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  • Effective Practices in Early Intervention for Families and Their Infants and Toddlers

    Bonnie Keilty, Ed.D. July 13, 2010

    New York City LEICC Meeting

    http://www.nyc.gov/html/doh/

  • Outline

    Historical context Current evidence base Translating research to effective practices Family-professional perspectives National trends Effective practices implementation gap Learning collaborative

  • Historical Context Child Development Theory

    Children learn best with Repeated opportunities for practice Contextualized support Increasingly complex interactions Attention to integrated developmental functioning

    Families Engine of change (Brooks-Gunn, Berlin, & Fulgini, 2000) Use of strategies both an outcome and level of

    intervention (Bronfenbrenner, 1999)

  • Historical Context Evidence Base

    Family involvement results in significantly greater intervention effects (Shonkoff & Hauser-Cram, 1987; Ketelaar, Vermeer, Helders, & Hart, 1998)

    Programs focused on family strategy use were more effective than other family participation methods (Shonkoff & Hauser-Cram, 1987)

    Intervention effects dependent upon supporting families in using effective interaction strategies (Mahoney, Boyce, Fewell, Spiker, Wheeden, 1998)

  • Programs that combine child-focused [developmental]activities with explicit attention to parent-child interaction patterns and relationship-building appear to have the greatest impacts

    (National Research Council, 2000, p. 343)

  • Historical Context IDEA Legislation

    Focus on the family

    Resource-based support

    Natural environments

  • the time has come to stop talking about parent involvement and to commit to learning how such involvement can be accomplished across a range of family constellations, circumstances, and values

    (Mahoney, Robinson, & Perales, 2004)

  • Current Evidence Base Natural Learning Opportunities

    Family and community routine activities

    Multiple Individualized Development-enhancing

    Interest Opportunity to practice

    (Bruder, 2001; Dunst, Bruder, Trivette, Hamby, Raab, & McLean, 2001; Dunst, Hamby, Trivette, Raab, & Bruder, 2000)

  • Current Evidence Base Effective Family Strategy Use

    Contextualized Where strategies are used Fit familys priorities, values and everyday life

    Level of support To learn and continue effective strategy use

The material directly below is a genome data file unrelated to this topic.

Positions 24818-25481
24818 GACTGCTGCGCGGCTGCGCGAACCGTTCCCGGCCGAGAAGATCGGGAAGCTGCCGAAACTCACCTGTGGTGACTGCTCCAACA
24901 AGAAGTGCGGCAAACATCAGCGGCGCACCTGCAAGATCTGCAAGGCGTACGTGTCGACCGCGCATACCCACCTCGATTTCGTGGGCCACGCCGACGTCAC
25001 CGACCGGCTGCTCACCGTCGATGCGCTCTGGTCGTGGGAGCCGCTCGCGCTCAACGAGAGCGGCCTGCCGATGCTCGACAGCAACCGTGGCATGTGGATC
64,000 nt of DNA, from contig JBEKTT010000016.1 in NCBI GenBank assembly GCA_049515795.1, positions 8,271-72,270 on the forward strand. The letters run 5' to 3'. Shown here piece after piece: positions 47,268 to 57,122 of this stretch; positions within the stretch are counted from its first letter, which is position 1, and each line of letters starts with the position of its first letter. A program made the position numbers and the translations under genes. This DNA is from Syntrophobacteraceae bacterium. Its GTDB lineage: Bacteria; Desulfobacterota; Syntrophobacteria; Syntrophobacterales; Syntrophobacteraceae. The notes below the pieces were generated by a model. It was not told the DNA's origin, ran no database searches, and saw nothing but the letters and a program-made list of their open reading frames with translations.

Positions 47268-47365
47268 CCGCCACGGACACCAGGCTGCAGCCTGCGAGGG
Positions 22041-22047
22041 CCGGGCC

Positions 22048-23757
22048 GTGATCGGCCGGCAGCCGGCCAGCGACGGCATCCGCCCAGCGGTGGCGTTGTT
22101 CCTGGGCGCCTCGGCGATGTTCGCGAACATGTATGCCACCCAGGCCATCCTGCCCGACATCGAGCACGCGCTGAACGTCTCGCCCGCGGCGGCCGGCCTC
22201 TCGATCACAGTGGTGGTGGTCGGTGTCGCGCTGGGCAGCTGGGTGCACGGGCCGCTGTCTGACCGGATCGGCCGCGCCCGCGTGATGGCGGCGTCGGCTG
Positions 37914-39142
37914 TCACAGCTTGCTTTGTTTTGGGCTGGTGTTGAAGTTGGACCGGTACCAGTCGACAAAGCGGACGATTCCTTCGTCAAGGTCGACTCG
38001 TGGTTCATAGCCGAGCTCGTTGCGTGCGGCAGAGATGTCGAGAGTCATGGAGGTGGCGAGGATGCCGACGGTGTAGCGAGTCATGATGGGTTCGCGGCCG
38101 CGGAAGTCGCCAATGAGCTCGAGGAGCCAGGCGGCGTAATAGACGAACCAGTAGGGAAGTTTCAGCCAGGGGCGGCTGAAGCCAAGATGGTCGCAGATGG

(Hinojosa, 1990; Hinojosa & Anderson, 1991; Von Wendt, Ekenburg, Dagis, &

    Janlert, 1984; Woods & Kashinath, 2007; Woods, Kashinath, & Goldstein, 2004)

  • Current Evidence Base

    Interventions fail to be implemented and sustained when they do not fit the daily routine of the familywhen the intervention cannot be incorporated into the daily routine, or when the intervention is not compatible with the goals, values,

    beliefs of the parents (Bernheimer & Keogh, 1995, p. 424)

  • Current Evidence Base How Supports Are Provided

    Family capacity building Building off familys strengths & resources Builds family sense of competence

    Family engagement

    Professional coaching, listening, asking for information

    (Peterson, Luze, Eshbaugh, Jeon, &

    Ross Kantz, 2007; Trivette, Dunst, & Hamby, 2010)

  • Translating Research to Effective Practices: Embedded Interventions Individualized approaches

    Childs unique learning characteristics Familys culture, values, and ways of being Routine activity structure and flow

    Assess child during routine activities Identify approaches that fit routine activities Blend into routine activities

    Avoid redesigning or adding to routine activities (Selected: Bernheimer & Keogh, 1995; Bernheimer, & Weisner, 2007; Campbell,

    2004; Dunst, Bruder, Trivette, Raab, & McLean, 2001; Dunst, Trivette, Humphries, Raab, & Roper, 2001; Gallimore, Weisner, Kaufman, & Bernheimer, 1989; Guralnick, 2001; Hanft, Rush, & Shelden, 2004; Jung, 2003; Kashinath, Woods, & Goldstein, 2006; McWilliam, 2000; McWilliam & Scott, 2001; Pilkington, & Malinowski, 2002; Roggman, Boyce, & Innocenti, 2008; Woods, Kashinath, & Goldstein, 2004)

  • Translating Research to Effective Practices: Collaborative Coaching

    Family-professional collaboration Design intervention approaches Try out (family) Make sure doable and comfortable for family